NewsChannel5, in partnership with the National Institute for Computer Assisted Reporting, conducted one of the most extensive reviews ever of Cuyahoga County voting records, Pohlman reported. The process involved comparing more than 200,000 voters against death records reported by the Social Security Administration.
... Pohlman reported the examination of the records ... uncovered 27 people who are dead, but votes were cast in their name anyway.
It doesn't seem like too much of a stretch to believe that similar studies done throughout the country would surface many hundreds, if not thousands, of additional "ghost votes."
In choosing to employ the 1 billion figure, Levitt should have gone all the way back to 2000 and found older fraud-related reports instances like the one I just noted. Currently, he gives many people, clearly including Jill Lawrence of US News and Williams, the impression that he went back an additional eight years.
Levitt missed at least one more current instance of voter impersonation in my area, leading me believe that he has likely missed many. many others throughout the USA. A review of Hamilton County, Ohio's November 6, 2012 General Election Investigation Report indicates that a Carolyn A. Johnson "voted once," but that "someone voted again under her name."
The second obvious problem with Levitt's accumulation is one we can't expect him to solve, because his list and the other just-identified instances he missed represent only the people who were officially caught. As the Cleveland "ghost voter" item showed, there are a lot of people who have committed voter fraud but have never been apprehended. Additionally, voter fraud is a low-priority item for many prosecutors (again, I wonder why?), so it's likely that many cases which should be prosecuted never are.
The third point which Levitt doesn't appreciate is that requiring photo ID at the polls limits the options of those intent on committing voter fraud. The Hamilton County report I cited includes many instances of people who were caught voting in person and by absentee. If it becomes very risky to impersonate someone at the polls, and it becomes evident that duplicate in-person and absentee voting won't work, someone trying to commit voter fraud is probably going to try to accomplish their mission through fraudulent absentee voting.
Ironically, Levitt notes that absentee balloting, which has greatly expanded during the past decade, has "plenty of real dangers." States which have allowed no-excuses absentee balloting, sadly including Ohio, have made a big mistake.
 — Those studies don't cites actual instances of actual people turned away. Instead, as was the case with Wisconsin and Virginia, "researchers" (i.e., political motivated pretenders) have dishonestly tried to convince the courts that "hundreds of thousands" might be disenfranchised by the state's voter-ID laws. The claims haven't held up to even cursory scrutiny.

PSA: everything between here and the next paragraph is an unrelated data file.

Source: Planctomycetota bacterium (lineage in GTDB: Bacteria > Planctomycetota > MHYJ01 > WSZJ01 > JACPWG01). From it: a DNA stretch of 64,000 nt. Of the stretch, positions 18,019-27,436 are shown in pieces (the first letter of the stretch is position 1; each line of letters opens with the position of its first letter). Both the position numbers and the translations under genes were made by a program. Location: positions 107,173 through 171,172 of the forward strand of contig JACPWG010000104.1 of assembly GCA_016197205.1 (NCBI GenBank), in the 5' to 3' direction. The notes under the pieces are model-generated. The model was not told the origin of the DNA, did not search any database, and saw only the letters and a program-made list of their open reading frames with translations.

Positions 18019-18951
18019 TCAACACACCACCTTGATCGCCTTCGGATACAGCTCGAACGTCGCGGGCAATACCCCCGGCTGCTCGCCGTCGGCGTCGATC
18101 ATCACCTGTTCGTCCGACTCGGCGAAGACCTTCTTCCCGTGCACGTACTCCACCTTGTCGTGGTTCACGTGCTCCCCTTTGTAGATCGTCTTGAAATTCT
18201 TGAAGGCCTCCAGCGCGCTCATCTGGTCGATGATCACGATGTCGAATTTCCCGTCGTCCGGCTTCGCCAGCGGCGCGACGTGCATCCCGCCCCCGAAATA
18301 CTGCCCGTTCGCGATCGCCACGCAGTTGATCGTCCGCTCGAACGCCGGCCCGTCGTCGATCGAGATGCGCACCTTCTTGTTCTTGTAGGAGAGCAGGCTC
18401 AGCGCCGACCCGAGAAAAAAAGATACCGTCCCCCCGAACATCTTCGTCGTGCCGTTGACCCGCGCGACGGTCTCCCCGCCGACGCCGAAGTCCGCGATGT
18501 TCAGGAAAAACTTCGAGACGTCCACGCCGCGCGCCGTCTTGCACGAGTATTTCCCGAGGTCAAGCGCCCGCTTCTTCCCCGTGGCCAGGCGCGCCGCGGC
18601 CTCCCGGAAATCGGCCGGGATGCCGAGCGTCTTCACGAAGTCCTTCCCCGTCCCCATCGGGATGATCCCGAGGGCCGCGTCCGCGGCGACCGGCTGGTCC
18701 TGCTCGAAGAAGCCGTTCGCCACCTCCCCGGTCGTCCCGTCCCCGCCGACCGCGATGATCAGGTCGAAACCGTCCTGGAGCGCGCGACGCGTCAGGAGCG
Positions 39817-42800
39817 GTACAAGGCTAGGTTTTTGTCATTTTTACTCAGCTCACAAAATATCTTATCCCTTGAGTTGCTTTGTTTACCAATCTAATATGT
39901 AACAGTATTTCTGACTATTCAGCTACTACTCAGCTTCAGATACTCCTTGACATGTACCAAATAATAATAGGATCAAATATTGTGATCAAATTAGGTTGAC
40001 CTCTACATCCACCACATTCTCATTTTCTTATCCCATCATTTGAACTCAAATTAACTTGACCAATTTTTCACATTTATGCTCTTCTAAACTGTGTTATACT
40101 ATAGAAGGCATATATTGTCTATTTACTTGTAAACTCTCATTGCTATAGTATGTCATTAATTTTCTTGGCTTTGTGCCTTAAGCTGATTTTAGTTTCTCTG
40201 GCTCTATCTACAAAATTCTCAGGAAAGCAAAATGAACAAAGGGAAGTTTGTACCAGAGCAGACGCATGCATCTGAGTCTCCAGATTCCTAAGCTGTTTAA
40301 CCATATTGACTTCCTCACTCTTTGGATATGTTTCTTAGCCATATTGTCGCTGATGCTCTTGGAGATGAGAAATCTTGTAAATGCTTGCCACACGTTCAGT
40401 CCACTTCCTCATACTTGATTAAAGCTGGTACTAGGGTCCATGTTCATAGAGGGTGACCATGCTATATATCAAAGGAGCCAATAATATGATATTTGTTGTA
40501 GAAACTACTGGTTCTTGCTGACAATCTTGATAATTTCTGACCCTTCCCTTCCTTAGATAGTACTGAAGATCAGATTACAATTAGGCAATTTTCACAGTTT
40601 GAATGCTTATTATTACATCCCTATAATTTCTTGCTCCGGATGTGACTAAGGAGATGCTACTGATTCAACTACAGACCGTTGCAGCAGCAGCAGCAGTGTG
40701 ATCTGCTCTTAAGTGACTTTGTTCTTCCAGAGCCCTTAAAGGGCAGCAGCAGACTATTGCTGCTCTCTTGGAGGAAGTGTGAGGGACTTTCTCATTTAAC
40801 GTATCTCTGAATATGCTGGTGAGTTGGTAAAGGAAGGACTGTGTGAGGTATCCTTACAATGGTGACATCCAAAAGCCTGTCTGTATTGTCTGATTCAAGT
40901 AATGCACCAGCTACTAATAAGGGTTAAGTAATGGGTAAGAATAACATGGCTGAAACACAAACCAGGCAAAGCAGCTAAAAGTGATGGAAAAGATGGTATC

— The Supreme Court did not, as Williams asserted — or as the New York Times contended when the ruling came down — strike down "the heart of" the Voting Rights law in 2013. The Justices concluded, 48 years after the Act's original passage, in accordance with that law's provisions, that "nine states, mostly in the South ... (could) change their election laws without advance federal approval." Often overlooked is the fact that the ruling also removed the heavy hand of Uncle Sam from "scores of counties and municipalities in other states, including" tiny enclaves known as "Brooklyn, Manhattan and the Bronx." In other words, all the court's ruling did is restore those areas' control over their own destinies in electoral matters — something the rest of the country has enjoyed on an uninterrupted basis.
Finally, there's the matter of Williams's bewilderment at blacks' support for voter ID.
Most of it is common sense, and even Williams admits it:
People say that if you need a photo ID to fly or check into a hotel, why not the same for voting? They forget voting is a constitutional right.
Good heavens, the fact that voting is a constitutional right makes it even more important that the process have integrity. People, including blacks not fully brainwashed by race hustlers who pretend they are civil rights leaders, get that.
Blacks may have a special reason to be behind voter ID, because Democrats' identity-obsessed political allegiances seem to moving in the direction of Hispanics. That's because more Hispanics are voting.
Far from all of those votes are legal:
Enough non-citizens vote to decide close elections, a new study shows. Guess which party they favor?
Using an enormous database of voters nationwide (32,800 from 2008, and 55,400 in 2012), the authors find that about one-quarter of the non-citizens who participated in the survey were registered to vote. Studying survey responses, the authors judge that non-citizen voters tend to favor Democratic candidates by large margins.
A significant majority of non-citizens is Hispanic. An increase in fraudulent voting by non-citizens, made easier if there are no photo ID requirements, will only hasten that political shift, leaving the blacks, who have for now virtually mortgaged their future to the Democratic Party, without any effective advocacy.
Cross-posted at BizzyBlog.com.